Questions & Answers

I have a banknote that is a slightly different colour – is it counterfeit?

A banknote with a slightly different colour is not necessarily an indicator that it is counterfeit. As banknotes circulate, colour may start to degrade depending on the treatment they sustain.

We recommend that you look at a range of security features to assist with identifying a counterfeit banknote. The Reserve Bank of Australia has a Counterfeit Detection Guide 751KB that is made available to the public and can be found on our website.

I have a $5 banknote that is different to the usual design – is it counterfeit?

The Reserve Bank is currently upgrading the security of Australia’s banknotes to ensure they remain secure against counterfeiting. The first denomination – the new $5 banknote – was issued in September 2016. More information about the upgrade program and the security features on the banknote can be found on our website.

The first polymer $5 banknotes were produced in 1992. The original $5 banknotes were much lighter in colour compared to current $5 banknotes. In 1995, the Reserve Bank issued a brighter $5 banknote in response to some concerns that it was difficult to distinguish from the $10 banknote, particularly in poor lighting conditions. The new $5 banknote also included two minor design changes: the style of the denomination numeral was brought into line with the bolder style on the other denominations and orientation bands were added along the top and bottom edges of the banknote. Both of these designs have the same security features.

A commemorative $5 banknote was also issued in 2001. More information about this banknote can be found on our website.

I have a banknote that is shorter than normal – is it counterfeit?

There are many quality-control processes in place to minimise variations in the size of banknotes; however, slight differences can occur during the manufacturing process. We do not recommend using the dimensions of a banknote to determine the authenticity of a banknote.

We recommend that you look at a range of security features to assist with identifying a counterfeit banknote. The Reserve Bank of Australia has a Counterfeit Detection Guide 751KB that is made available to the public and can be found on our website.

I can't see the UV fluorescent patch on a banknote – is it counterfeit?

The intensity of the fluorescent patch when viewed under UV light can vary according to the ambient lighting conditions and the wavelength of the UV light source. As banknotes circulate, wear can also degrade the fluorescent emission. This tends to have a greater impact on the fluorescent patch than on the fluorescence of the serial number. To confirm authenticity, it would be necessary to examine other security features on the banknote.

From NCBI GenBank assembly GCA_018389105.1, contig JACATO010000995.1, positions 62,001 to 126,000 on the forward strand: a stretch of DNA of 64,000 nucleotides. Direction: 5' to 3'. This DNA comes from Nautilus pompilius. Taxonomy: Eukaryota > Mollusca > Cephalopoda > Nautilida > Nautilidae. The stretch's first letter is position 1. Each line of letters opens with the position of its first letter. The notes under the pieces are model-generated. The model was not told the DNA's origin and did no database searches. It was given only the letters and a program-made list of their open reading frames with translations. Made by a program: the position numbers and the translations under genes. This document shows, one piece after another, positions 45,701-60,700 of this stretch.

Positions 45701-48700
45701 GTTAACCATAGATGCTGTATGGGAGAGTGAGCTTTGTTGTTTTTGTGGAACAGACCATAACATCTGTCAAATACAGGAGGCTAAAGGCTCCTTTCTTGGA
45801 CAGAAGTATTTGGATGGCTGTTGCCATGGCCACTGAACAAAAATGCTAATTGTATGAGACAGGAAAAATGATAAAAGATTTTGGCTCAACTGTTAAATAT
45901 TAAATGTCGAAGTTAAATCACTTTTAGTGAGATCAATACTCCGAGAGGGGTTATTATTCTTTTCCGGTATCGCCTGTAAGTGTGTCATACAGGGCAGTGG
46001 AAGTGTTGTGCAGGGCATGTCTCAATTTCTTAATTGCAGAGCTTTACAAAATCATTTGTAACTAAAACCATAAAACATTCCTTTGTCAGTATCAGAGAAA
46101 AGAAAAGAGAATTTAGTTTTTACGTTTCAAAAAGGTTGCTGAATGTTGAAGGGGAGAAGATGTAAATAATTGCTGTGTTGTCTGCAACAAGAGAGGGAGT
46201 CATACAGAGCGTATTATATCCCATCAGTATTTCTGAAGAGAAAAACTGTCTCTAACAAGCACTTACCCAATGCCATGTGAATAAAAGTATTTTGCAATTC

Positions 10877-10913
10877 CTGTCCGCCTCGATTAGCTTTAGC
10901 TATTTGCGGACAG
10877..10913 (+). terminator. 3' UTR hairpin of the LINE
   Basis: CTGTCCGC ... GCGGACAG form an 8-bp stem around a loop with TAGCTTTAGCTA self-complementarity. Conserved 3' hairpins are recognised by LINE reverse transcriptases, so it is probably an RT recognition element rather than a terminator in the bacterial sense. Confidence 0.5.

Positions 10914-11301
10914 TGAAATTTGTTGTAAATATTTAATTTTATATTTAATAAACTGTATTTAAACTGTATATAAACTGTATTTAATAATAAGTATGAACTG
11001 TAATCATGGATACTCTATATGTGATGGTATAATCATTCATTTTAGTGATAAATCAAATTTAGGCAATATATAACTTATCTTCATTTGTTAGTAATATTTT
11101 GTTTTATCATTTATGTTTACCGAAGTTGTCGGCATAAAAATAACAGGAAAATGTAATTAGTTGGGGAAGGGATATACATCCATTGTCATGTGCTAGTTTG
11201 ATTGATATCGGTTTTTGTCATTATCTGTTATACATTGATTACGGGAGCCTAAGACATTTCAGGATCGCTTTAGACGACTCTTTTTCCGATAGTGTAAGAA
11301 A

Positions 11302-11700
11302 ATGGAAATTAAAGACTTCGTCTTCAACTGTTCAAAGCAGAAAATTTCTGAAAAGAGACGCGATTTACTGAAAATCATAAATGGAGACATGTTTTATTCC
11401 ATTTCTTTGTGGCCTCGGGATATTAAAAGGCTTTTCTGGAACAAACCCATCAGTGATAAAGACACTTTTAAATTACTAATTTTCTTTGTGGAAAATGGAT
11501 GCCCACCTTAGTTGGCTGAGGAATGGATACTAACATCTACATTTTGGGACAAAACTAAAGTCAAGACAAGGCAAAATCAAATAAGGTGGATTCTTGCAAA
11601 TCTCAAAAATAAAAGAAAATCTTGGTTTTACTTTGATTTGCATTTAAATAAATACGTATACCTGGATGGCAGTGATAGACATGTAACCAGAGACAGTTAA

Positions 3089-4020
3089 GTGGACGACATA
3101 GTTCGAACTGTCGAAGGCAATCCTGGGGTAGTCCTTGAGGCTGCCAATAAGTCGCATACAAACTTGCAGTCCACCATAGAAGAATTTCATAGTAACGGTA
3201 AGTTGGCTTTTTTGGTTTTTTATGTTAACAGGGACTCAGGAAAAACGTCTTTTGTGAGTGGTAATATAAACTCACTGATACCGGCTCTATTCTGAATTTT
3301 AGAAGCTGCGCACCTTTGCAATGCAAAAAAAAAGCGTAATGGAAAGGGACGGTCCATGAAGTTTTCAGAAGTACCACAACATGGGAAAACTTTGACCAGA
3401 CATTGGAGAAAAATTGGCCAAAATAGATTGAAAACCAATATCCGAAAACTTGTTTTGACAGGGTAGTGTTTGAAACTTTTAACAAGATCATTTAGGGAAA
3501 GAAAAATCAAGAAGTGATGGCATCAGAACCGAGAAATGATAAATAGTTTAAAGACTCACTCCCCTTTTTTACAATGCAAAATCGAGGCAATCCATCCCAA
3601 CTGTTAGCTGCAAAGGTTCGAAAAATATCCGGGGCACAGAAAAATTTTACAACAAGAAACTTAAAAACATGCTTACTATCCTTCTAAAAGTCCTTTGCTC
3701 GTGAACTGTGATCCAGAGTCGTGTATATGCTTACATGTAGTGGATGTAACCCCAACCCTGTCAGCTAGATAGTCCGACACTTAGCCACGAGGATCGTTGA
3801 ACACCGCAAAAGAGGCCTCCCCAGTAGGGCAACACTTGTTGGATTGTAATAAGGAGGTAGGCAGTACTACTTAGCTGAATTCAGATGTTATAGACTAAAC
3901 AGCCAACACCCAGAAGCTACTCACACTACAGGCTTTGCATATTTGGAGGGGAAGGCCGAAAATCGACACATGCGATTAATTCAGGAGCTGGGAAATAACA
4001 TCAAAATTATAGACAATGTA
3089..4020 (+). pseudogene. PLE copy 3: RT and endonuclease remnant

How can I tell when a banknote was printed?

The first two numbers of a serial number identify the year a banknote was printed. For example, a $50 banknote with a serial number DB 99 572038 indicates the banknote was printed in 1999. A $50 banknote with a serial number DB 03 572038 indicates the banknote was printed in 2003.

Why are printed names of people featured on some banknotes and not others?

Printed names were added to the design of Australia's banknotes to make it easier for the public to identify the famous Australians featured on them. A banknote without the name of the person underneath the portrait is not necessarily counterfeit. In 2002, printed names were added to $10 and $20 banknotes. In 2003 printed names were added to $50 banknotes, and in 2008 they were added to $100 banknotes.

To determine the year a banknote was printed, look at the first two numbers of the serial number. For example, 99 means the banknote was printed in 1999, while 03 means the banknote was printed in 2003.

Are the signatures of the Reserve Bank Governor and Secretary to the Treasury in a different order on some banknotes?

The order of the signatures on Australian banknotes was changed in 2002. Since then, the Governor's signature has been printed above that of the Secretary to the Treasury. The order of the signatures is not a determining factor when assessing whether a banknote is genuine.

Is it legal to reproduce images of Australian banknotes?

The legislation relevant to banknote reproductions includes the Crimes (Currency) Act 1981 and the Copyright Act 1968. The Reserve Bank of Australia's reproduction guidelines are intended to assist those who wish to reproduce or create images of banknotes to minimise the risk of noncompliance with the relevant legislation. Please see Reproduction Guidelines.

What should I do with a damaged banknote?

Please see Damaged Banknotes section of the Banknotes website.

Where can I get copies of the Reserve Bank's counterfeit detection guide?

To request copies of the Reserve Bank's counterfeit detection guide, call 1800 633 220 (8.30 am to 5.00 pm, Monday to Friday) or email banknotes@rba.gov.au.

I am putting together a police media release regarding counterfeiting. Can you provide any assistance or advice?

If you would like any assistance or advice from the Reserve Bank in preparing a media release relating to counterfeit currency, please call 1800 633 220 (8.30 am to 5.00 pm, Monday to Friday) or email banknotes@rba.gov.au.